Linkin Park’s debut album Hybrid Theory put the band on the map, but more than twelve years and five studio albums later, the band is hitting its peak with producer Rick Rubin at the helm. Living Things surely breathes new life into this established band and Press Pass LA was delighted to get a preview listen of the album releasing June 26th.
Hybrid Theory rated number 7 on the ‘Top 10 Selling Albums of the Decade’ with over 25,000,000 units sold worldwide since its initial release. Hybrid Theory came along when the music industry was in a difficult place and many new bands, even those with something new to offer us, found it very difficult to find there place and survive let alone create a following. Delivering a whole new sound that we’d been waiting to hear, Hybrid Theory proved to be a ground breaking album. It perfected the already popular sound of rock and rap, originally brought to us by Living Things co-producer Rick Rubin with the 80’s hit featuring Aerosmith and RUN DMC (“Walk This Way).
Now here we are more than a decade later with the release of their fifth studio album, Living Things. It is an album that many are eyeing with a great deal of caution, considering how polarizing their last album, A Thousand Suns, was for listeners and critics alike. So what do I have to say about Living Things…continue reading and I think you’ll agree!
Living Things starts off strong with “Lost In The Echo” and “In The Remains”, both heavier tracks that, while having strong atmospheric electronic backdrops, sound huge. They provide an exciting beginning to the album, which is only helped by the third track, “Burn It Down”, which is also their current single. The fourth track, “Lies, Greed, Misery”, is perhaps the biggest departure of the album being much more hip-hop than any other track. It also has a much more upbeat melody. Still, it is a strong entry that has grown on me more and more with each listen. “I’ll Be Gone” has all the trademarks of a classic Linkin Park Track. While I think the track isn’t particularly inspiring or all that exciting, I wouldn’t be surprised to see it be released as their next single following the albums release over the next few months. “Victimized”, while being the shortest track on the album, is also the heaviest. It has a very aggressive punk attitude with a passage near the beginning that sounds almost like recent Green Day material.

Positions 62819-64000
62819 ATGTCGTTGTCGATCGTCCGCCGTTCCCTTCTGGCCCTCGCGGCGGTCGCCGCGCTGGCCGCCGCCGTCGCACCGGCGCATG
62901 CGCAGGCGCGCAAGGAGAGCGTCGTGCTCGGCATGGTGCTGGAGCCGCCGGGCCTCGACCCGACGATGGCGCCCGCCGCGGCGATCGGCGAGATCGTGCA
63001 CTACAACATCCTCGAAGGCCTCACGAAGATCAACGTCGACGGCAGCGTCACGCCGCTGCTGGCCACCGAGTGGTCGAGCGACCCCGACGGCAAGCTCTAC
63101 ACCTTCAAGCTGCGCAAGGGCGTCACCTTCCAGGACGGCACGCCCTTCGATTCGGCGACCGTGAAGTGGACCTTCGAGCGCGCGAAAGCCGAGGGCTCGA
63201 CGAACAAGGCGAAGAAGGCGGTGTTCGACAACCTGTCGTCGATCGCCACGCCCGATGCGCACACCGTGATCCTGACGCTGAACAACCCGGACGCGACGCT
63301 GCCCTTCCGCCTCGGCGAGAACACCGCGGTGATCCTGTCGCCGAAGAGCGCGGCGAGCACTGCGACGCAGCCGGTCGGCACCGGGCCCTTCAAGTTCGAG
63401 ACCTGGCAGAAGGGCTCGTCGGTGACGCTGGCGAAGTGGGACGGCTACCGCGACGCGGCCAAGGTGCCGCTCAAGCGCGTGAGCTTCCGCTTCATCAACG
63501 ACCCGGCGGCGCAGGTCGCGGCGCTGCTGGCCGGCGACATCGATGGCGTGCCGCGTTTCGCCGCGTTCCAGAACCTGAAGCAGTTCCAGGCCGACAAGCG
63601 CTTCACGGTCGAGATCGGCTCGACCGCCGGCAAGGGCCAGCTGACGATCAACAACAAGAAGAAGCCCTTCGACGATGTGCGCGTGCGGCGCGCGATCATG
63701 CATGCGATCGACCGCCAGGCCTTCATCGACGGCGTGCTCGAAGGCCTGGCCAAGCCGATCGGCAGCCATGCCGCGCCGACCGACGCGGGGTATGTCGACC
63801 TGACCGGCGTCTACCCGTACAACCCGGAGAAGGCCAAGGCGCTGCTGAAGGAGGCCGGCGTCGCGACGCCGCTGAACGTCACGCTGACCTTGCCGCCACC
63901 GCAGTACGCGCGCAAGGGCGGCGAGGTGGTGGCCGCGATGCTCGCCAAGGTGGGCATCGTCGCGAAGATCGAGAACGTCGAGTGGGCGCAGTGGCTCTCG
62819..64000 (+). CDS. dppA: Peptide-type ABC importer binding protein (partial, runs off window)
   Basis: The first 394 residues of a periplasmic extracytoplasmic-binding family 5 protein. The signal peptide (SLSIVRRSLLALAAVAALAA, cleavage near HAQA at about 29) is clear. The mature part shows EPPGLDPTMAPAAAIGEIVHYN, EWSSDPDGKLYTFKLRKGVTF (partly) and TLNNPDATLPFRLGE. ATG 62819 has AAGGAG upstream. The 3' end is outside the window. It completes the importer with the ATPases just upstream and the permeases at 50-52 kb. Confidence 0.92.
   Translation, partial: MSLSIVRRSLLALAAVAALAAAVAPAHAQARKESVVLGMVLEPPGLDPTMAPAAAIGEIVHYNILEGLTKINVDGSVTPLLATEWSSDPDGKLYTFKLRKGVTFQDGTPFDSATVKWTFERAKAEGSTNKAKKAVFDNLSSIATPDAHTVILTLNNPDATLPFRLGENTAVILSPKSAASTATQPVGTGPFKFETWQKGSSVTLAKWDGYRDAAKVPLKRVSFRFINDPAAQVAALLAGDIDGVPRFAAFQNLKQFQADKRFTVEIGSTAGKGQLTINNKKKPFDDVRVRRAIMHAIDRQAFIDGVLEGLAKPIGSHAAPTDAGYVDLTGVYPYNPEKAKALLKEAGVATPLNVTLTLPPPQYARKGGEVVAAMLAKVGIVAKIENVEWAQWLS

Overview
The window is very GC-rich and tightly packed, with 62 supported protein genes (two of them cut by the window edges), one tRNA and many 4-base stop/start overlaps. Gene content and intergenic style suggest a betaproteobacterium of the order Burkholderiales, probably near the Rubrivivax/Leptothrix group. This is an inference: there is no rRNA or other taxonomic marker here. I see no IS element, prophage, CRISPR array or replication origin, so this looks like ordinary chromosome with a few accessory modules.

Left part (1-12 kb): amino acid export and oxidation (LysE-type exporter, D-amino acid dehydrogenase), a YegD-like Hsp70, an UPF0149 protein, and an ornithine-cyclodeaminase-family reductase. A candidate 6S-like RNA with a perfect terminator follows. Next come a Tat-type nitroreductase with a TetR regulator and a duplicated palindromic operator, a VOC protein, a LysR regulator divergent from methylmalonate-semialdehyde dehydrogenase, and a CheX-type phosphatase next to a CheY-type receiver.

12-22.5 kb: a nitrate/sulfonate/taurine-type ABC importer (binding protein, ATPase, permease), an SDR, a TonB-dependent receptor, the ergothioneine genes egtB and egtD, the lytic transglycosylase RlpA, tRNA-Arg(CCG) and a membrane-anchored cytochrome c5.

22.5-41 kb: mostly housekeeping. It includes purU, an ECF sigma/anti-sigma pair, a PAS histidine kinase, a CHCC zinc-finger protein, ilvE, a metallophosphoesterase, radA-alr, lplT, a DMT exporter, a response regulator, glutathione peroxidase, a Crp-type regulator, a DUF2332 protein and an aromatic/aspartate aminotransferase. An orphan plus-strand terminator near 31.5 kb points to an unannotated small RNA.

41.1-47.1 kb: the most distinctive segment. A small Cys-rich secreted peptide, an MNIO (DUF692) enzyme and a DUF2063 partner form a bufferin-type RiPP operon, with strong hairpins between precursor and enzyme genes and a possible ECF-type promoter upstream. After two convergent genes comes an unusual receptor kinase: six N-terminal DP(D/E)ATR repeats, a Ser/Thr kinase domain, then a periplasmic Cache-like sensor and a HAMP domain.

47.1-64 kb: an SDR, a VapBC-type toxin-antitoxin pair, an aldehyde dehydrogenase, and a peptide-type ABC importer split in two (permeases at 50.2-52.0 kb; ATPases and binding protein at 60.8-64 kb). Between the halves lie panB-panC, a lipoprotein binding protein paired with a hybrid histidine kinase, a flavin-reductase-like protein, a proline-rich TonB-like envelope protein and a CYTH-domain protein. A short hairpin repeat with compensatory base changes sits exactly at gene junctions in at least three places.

While the previously mentioned tracks are an evolution of the heavier side of Linkin Park, one of the album’s two ballads (the other being “Powerless”), “Until It Breaks,” is a nice pause in the action; an evocative piece of melodic electronica that builds and cascades in an even more lush, layered production than the rest of the record. With the help of Rick Rubin, the production on this album is spot on. Listening to this album on my Shure SE535 headphones, I could hear the vast amount of layering that was mixed to near perfection. This is an album that will never have its potential realized by those that will listen to it using generic speakers or headphones.
The final word: Linkin Park’s Living Things is an extremely polished album, one that sounds fantastic with a wealth of tones and sonic offerings. The album is very strong holding its ground from the dense, dark, layered vortex of keyboards to the powerful and often soaring choruses. It shows that Rubin is clearly the right fit for the band and in particular, he seems to have worked well with Shinoda in capturing the band’s classic sound. Living Things is powerful, hypnotic and thoroughly true to form. I find it a brilliant, definitive collection that represents an important band at its peak.